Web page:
Patterns of smoking habits following a cancer diagnosis indicate many survivors continue to smoke, and some resume smoking, despite the reduction in risks of cardiovascular disease (CVD) events associated with quitting. These study findings were reported in the European Heart Journal.
“[More than] 40% of smokers in our study opted to continue smoking even after [a] cancer diagnosis,” the study investigators wrote in their report.
The study was based on records from a nationwide database of the Korean National Health Insurance Service. Study participants were adults identified in this database who were at least 20 years old and who received a new cancer diagnosis between 2006 and 2013.
The investigators evaluated self-reported questionnaires regarding smoking status among study participants during the last examination within 2 years before diagnosis and the last examination within 3 years after diagnosis. The primary study outcome was a composite CVD event, defined as initial hospitalization for myocardial infarction or stroke, or cardiovascular death. Outcomes related to CVD and the cumulative incidence of CVD events were also evaluated.
A total of 309,095 cancer survivors (median age, 59 years) were included in the analysis. Following their cancer diagnoses, 80.9% reportedly sustained nonsmoking status, 10.1% had quit smoking, 1.5% began or resumed smoking, and 7.5% continued smoking after their cancer diagnoses.
These smoking-related patterns varied across types of cancer. The combined rate of patients initiating/relapsing or continuing smoking was lowest among breast cancer survivors (1.0%) and highest for survivors of urinary tract cancers (15.6%). This rate was 6.5% for lung cancer survivors.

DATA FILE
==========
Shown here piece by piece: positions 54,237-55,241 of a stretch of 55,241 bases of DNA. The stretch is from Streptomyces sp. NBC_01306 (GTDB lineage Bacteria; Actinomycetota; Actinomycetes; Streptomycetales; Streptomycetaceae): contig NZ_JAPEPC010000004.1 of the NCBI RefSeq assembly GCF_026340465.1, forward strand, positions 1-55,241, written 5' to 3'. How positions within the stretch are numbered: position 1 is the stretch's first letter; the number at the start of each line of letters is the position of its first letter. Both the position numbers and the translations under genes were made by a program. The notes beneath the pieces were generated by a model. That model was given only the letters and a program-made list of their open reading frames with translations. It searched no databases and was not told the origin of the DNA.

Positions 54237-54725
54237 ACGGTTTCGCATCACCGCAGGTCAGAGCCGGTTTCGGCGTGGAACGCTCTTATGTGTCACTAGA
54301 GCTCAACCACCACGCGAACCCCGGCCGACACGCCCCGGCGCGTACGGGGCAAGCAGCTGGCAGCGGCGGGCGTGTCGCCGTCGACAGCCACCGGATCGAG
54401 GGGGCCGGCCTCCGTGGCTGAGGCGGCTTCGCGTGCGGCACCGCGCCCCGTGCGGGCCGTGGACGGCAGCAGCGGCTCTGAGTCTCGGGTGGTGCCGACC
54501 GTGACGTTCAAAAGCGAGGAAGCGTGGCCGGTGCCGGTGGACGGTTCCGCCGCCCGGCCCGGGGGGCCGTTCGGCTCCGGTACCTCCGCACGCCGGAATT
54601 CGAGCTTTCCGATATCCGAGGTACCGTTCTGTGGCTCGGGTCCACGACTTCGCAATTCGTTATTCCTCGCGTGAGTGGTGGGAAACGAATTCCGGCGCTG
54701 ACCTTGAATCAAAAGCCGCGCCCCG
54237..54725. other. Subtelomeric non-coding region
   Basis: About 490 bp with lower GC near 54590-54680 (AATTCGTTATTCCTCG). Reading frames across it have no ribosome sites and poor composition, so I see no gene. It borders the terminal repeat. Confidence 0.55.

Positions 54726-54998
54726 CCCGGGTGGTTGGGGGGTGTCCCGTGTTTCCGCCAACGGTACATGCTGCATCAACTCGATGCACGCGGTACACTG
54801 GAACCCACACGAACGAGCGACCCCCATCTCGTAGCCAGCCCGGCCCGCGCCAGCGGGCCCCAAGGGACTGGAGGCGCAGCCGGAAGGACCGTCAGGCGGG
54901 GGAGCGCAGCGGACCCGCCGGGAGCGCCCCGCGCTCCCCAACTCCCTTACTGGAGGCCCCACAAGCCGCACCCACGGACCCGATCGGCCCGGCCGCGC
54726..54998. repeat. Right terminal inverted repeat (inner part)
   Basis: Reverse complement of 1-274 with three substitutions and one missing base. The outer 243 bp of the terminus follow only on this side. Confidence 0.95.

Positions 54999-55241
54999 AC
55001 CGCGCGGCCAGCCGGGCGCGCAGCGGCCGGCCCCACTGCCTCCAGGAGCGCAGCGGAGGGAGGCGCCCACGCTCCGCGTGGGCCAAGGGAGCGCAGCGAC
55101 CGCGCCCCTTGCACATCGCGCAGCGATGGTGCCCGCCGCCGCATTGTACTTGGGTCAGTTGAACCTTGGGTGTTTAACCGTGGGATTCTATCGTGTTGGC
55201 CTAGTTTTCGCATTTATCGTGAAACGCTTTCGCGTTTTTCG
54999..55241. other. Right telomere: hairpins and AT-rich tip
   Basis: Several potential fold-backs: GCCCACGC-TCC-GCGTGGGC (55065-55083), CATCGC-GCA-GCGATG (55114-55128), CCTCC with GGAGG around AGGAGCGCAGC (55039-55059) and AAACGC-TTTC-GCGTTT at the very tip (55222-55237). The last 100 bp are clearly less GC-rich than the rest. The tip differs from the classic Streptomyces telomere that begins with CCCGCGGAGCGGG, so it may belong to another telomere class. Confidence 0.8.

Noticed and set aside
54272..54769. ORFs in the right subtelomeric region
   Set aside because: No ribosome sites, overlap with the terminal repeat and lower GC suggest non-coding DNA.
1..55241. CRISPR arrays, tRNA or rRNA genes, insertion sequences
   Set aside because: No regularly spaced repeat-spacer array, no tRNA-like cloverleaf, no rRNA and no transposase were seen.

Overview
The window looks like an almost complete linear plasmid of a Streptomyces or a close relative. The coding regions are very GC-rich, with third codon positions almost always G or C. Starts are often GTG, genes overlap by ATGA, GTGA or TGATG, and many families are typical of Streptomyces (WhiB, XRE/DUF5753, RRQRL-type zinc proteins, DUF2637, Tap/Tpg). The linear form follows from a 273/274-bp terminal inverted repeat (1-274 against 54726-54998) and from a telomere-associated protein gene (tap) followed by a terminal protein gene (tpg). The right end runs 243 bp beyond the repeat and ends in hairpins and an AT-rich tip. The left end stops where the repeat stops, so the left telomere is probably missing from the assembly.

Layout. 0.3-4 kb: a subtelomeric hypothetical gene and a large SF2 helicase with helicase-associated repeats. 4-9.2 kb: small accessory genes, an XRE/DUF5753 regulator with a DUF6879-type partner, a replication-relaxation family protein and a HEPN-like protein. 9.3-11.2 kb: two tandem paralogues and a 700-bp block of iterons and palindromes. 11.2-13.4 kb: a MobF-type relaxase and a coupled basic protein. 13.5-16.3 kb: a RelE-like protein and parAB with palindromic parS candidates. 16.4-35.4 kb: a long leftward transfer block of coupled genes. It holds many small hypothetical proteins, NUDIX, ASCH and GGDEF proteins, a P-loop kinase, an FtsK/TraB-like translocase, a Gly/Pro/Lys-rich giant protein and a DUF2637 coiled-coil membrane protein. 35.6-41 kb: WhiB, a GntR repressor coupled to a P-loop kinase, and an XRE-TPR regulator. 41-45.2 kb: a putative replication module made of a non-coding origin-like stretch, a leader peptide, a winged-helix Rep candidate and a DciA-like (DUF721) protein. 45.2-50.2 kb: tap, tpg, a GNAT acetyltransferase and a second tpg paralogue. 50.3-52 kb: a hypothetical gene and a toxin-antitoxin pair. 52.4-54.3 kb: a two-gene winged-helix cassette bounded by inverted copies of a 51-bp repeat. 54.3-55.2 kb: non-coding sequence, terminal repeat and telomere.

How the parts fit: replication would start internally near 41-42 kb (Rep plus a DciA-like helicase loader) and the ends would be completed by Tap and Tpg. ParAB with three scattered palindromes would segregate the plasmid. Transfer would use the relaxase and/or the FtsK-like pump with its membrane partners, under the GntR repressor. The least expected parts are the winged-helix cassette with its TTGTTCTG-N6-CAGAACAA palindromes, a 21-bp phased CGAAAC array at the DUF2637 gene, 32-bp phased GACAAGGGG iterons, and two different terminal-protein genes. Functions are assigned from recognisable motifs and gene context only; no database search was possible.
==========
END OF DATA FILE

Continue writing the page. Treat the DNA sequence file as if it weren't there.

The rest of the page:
Within a median follow-up time of 5.5 years, 10,255 new CVD events were identified among the study participants. Multivariable analysis showed the cumulative incidence of CVD events was the lowest among sustained nonsmokers.
Relative to sustained nonsmokers, participants who had continued smoking had the greatest cumulative incidence of CVD events (adjusted hazard ratio [HR], 1.86; 95% CI, 1.74-1.98). Participants who quit smoking had the second-lowest cumulative incidence (adjusted HR, 1.20; 95% CI, 1.12-1.28), and smoking initiators/relapsers had the second-highest cumulative incidence of CVD events (adjusted HR, 1.51; 95% CI, 1.33-1.71).
Relative to continuing smokers, multivariable-adjusted HR for CVD events was 0.64 (95% CI, 0.59-0.70) for quitters.
There were also 15,392 continuing smokers for whom data were available on tobacco consumption per day. Among these participants, 20.2% had reduced their daily tobacco intake after their cancer diagnosis by at least 50%. However, smoking reduction was not associated with a lower risk of CVD events (HR, 0.99; 95% CI, 0.80-1.22).
“As cancer survivors can gradually lose their motivation for maintaining a healthy lifestyle after recovery, tobacco prevention support for nonsmoking survivors should continue throughout the whole survivorship phase,” the study investigators wrote in their report.
Disclosures: Some authors declared affiliations with biotech, pharmaceutical, and/or device companies. Please see the original reference for a full list of disclosures.
Lee HH, Lee H, Bhatt DL, et al. Smoking habit change after cancer diagnosis: effect on cardiovascular risk. Eur Heart J. Published online June 1, 2023. doi:10.1093/eurheartj/ehad199